Typically we have early finishers because hand few students have found the assignment easy therefore they get through the work before the rest of the class leaving them with nothing else to do. The experienced teacher would prepare for this by having a worksheet or "early finishers packet" (busy work) or have routines in place such as a "May Do" or Quiet Activity" for these students to complete, usually unrelated to the topic or lesson. This is necessary because when these early finishers are done with their work they want something else to do and if it isn't engaging they either become a distraction to the rest of the class and their learning or a behavior problem.
Through my driving question, I plan to explore what can be done to reduce various behavior issues in my class when particularly, my advanced boys, have completed their assigned work by not just throwing addition empty work at them.
In researching articles related to my topic I found that internationally this is an issue as well. A study by Jane Marshall explores the oldest problem in education, the epidemic of ennui,(dissatisfaction/excitement, i.e- bored) of school among pupils in France considering its centrally controlled system appearing to be the foundation of other school problems.
Nationally is where most of my articles were centered. I found many other studies where teachers struggled in the classroom with teaching mixed ability students and how to incorporate differentiation towards advanced learners. One article that caught my attention was, "Juxtaposing mathematical extensions with cognitively loaded questions in the mathematics classroom", by various authors published by the University of Calgary. This article offered ideas of bonus questions after the initial assignment is completed still on the current lesson or topic to deepen students mathematical understanding. By simply extending what they are already doing it gives opportunity for more practice. Calling them bonus questions leads the students to believe the are continuing on with the classwork not doing anything extra or more because they finished early and it's okay if everyone doesn't get to it.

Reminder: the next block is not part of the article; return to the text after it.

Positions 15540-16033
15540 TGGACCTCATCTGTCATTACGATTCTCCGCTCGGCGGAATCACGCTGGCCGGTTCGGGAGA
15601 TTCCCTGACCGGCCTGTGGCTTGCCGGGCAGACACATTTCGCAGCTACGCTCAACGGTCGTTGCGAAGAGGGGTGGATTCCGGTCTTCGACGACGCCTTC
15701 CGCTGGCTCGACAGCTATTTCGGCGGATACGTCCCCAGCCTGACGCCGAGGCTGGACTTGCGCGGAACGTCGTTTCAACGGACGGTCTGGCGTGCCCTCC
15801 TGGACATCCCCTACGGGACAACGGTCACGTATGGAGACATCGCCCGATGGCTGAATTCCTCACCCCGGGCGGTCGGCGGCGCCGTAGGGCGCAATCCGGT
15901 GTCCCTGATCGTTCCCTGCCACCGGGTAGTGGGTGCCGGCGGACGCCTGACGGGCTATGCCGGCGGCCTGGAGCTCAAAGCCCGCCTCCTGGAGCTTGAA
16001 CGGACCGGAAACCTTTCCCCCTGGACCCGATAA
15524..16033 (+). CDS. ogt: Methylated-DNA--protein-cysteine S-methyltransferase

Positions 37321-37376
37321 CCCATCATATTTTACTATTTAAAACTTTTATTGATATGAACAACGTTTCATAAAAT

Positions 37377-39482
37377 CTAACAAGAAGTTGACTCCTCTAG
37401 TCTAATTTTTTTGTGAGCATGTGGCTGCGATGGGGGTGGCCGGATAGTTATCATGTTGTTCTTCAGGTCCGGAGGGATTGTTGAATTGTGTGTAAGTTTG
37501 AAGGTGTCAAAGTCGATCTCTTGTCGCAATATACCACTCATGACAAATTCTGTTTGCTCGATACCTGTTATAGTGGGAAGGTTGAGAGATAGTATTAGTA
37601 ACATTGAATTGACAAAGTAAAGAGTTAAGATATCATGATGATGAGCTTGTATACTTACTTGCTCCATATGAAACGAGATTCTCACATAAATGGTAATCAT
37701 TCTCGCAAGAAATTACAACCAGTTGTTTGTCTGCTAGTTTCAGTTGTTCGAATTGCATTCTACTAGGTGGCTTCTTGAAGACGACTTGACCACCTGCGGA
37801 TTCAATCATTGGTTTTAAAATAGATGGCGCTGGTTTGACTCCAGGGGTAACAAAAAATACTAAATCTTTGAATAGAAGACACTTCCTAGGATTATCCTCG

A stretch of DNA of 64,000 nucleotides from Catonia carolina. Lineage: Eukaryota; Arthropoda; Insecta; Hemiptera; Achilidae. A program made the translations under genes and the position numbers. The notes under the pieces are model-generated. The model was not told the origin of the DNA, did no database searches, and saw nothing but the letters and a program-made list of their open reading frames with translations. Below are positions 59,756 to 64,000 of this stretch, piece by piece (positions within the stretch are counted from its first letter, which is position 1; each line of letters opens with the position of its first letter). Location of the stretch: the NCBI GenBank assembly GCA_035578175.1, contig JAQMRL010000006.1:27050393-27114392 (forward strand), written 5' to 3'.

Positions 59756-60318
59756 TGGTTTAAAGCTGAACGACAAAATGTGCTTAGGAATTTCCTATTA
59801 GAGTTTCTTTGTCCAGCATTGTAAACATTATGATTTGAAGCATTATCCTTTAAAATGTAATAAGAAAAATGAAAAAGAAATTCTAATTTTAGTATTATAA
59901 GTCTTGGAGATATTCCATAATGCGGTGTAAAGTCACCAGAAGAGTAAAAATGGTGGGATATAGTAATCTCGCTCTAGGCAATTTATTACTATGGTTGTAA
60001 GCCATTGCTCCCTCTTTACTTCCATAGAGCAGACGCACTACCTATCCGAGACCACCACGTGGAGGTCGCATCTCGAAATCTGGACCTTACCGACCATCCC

As far as districts I know data and numbers are important. If the amount of behavior related infractions are entered in SWISS such as referrals; suspensions; drop outs decrease and a noticeable positive increase with advanced learner's academics, districts get acknowledged by the state.
Finally school wide, ideally we would see classrooms with engaged students at all learning levels. Teachers with less time taken away from learning to deal with behavior issues, building a classroom community that respects all students learning among peers.
Lisa Marie Smith
3/4/2019 09:15:01 pm
3/6/2019 06:36:33 pm
3/6/2019 09:14:35 pm
I’m really interested to see what your research brings. I feel that a lot of teachers deal with the issue of students rushing through their work and goofing around once they are done. The national focus was great how they extended the students work, not really giving them extra work. By doing this, they got more practice doing the task and did not feel like extra work.
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